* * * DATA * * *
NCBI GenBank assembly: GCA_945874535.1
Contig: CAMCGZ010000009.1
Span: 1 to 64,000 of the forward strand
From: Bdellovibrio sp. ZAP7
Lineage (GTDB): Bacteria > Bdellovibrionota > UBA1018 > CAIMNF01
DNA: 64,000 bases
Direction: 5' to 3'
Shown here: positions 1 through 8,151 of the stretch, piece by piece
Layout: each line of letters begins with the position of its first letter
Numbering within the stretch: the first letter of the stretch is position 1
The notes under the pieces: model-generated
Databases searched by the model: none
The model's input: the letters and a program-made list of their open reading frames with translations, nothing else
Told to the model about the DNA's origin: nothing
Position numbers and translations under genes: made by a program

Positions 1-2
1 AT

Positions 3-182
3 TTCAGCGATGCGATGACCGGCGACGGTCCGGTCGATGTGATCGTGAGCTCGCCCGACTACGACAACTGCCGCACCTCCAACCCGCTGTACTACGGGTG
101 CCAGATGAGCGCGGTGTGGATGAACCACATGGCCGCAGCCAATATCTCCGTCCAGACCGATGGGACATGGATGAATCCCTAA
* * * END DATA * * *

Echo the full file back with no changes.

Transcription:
NCBI GenBank assembly: GCA_945874535.1
Contig: CAMCGZ010000009.1
Span: 1 to 64,000 of the forward strand
From: Bdellovibrio sp. ZAP7
Lineage (GTDB): Bacteria > Bdellovibrionota > UBA1018 > CAIMNF01
DNA: 64,000 bases
Direction: 5' to 3'
Shown here: positions 1 through 8,151 of the stretch, piece by piece
Layout: each line of letters begins with the position of its first letter
Numbering within the stretch: the first letter of the stretch is position 1
The notes under the pieces: model-generated
Databases searched by the model: none
The model's input: the letters and a program-made list of their open reading frames with translations, nothing else
Told to the model about the DNA's origin: nothing
Position numbers and translations under genes: made by a program

Positions 1-2
1 AT

Positions 3-182
3 TTCAGCGATGCGATGACCGGCGACGGTCCGGTCGATGTGATCGTGAGCTCGCCCGACTACGACAACTGCCGCACCTCCAACCCGCTGTACTACGGGTG
101 CCAGATGAGCGCGGTGTGGATGAACCACATGGCCGCAGCCAATATCTCCGTCCAGACCGATGGGACATGGATGAATCCCTAA